I am rarely at a loss for words. They come easily to me, probably too easily. But last week, I experienced something curious while writing my daily stream of consciousness in my journal. I couldn’t find words to write. At first, I thought I had writer’s block. Then, I realized that my stream of consciousness was flowing just fine—but in images, not words. I was thinking in color, pictures, emotion, and whole blocks of thought, none of which could I adequately express with words.
How often have I ever had a thought or feeling that I didn’t attempt to interpret? To say “rarely” would understate my habit of trying to make sense of absolutely everything: my feelings; other people’s feelings; every nuance of every relationship; everything I see, hear, taste, touch, smell, and think. And the moment I begin to interpret, I back myself into a corner of some very black and white thinking. Everything becomes good or bad, warm or cold, happy or sad, up or down. My rich, complex, miraculous thinking is reduced to binary code, a boring dance zeros and ones.
By the time we talk about what we see, hear, taste, think, or feel, our clever brains have already translated the experience over and over. Imagine eating your favorite dessert. Imagine your taste buds registering the sweet, intense flavor. Imagine savoring every delicious bite. Imagine the satisfaction and pleasure you experience while eating it. Now describe this experience. After dozens of complex sensory and emotional interpretations, our analytic brains mundanely translate the entire experience as, “That was [really] good.”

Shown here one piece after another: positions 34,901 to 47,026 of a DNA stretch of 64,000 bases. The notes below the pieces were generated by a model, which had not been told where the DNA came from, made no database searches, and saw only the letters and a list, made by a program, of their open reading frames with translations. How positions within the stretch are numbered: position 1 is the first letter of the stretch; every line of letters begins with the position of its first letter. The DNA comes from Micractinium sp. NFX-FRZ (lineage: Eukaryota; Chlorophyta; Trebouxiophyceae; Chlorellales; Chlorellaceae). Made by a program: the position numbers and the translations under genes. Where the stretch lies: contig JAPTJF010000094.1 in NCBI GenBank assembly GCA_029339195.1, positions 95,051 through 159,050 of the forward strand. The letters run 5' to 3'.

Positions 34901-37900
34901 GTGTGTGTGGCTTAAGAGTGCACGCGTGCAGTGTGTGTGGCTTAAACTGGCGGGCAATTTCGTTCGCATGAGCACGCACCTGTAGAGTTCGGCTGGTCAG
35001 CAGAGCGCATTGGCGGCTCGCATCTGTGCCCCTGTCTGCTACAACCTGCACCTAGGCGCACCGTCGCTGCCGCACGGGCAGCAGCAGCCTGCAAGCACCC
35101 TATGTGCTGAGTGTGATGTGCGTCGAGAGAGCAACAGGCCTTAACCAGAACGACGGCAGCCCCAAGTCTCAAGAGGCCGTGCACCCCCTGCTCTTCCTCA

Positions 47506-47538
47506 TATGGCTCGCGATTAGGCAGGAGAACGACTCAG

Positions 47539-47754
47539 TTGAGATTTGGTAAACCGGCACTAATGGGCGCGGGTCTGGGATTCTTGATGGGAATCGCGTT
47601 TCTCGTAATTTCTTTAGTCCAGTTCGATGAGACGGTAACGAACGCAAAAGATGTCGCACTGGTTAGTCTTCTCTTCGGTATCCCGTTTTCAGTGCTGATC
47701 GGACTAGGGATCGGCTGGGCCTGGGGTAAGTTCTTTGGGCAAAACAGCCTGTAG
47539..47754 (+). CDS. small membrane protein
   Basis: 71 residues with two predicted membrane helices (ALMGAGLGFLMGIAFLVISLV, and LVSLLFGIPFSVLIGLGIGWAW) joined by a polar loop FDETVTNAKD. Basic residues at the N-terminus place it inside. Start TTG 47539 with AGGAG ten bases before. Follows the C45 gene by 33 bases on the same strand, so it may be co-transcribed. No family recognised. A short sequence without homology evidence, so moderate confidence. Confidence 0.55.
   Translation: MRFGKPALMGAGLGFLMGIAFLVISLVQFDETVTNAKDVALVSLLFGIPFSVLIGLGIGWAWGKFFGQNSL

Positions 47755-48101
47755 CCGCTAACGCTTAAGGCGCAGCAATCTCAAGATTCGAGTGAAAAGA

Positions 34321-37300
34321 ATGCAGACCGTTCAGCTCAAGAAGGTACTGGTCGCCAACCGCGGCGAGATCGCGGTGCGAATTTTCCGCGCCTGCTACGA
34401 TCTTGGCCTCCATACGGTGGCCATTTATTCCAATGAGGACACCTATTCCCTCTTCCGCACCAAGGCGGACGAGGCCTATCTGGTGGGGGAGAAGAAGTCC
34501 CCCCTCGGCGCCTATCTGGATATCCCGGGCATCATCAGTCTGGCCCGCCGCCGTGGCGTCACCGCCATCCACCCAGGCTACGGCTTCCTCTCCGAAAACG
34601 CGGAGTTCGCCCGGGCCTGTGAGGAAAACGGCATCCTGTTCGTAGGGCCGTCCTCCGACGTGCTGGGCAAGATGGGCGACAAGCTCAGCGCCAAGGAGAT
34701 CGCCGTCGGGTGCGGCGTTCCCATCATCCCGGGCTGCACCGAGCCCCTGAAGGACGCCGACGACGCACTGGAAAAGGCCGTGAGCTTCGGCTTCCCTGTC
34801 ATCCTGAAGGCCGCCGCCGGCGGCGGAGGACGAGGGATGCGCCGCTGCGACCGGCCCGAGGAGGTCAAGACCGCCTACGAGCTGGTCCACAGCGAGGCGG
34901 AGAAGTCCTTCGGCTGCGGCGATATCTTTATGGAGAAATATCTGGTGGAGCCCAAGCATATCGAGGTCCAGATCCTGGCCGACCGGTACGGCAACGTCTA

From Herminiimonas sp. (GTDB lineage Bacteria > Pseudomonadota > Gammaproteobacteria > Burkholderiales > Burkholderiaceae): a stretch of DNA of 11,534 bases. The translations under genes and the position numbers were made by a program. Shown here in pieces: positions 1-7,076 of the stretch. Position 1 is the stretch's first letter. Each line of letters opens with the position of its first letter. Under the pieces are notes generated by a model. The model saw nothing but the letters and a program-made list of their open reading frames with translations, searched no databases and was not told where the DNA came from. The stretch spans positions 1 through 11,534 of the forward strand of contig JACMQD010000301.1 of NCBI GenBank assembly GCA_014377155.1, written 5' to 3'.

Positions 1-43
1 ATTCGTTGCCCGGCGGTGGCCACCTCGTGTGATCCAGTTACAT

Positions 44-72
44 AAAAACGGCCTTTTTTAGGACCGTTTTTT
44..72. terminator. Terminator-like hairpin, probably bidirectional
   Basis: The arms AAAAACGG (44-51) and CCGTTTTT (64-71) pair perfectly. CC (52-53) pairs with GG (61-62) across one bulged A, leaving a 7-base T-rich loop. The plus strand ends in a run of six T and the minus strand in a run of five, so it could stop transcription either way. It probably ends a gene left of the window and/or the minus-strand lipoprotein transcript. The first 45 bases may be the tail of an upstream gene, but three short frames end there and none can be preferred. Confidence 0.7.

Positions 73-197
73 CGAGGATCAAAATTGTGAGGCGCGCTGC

Like a game of telephone, as the interpretations and translations progress, we have an ever-increasing chance of incorrectly relaying the message. At best, we have only a partial picture. And this is only dessert. Imagine what we lose in translation when we try to explain and interpret joy, excitement, sorrow, grief, frustration, gratitude, or love—or the events that can encompass them all.
The very things that we can’t program computers to interpret are the very things that defy our own analytic explanations. How can we feel both joy and grief at the same time? How can we be excited and scared by the same thing? The answer of course is that we simply can.
My loss for words last week showed me the tremendous value in choosing not to interpret everything I feel, think, and experience. For me, this breakthrough gives new flavor to living in the present, which I can easily lose in translation. Having said that, I acknowledge the irony of attempting to put this bit of insight into words. But I now recognize that why I’m feeling the way I do isn’t as important as that I’m feeling, growing, and fully living.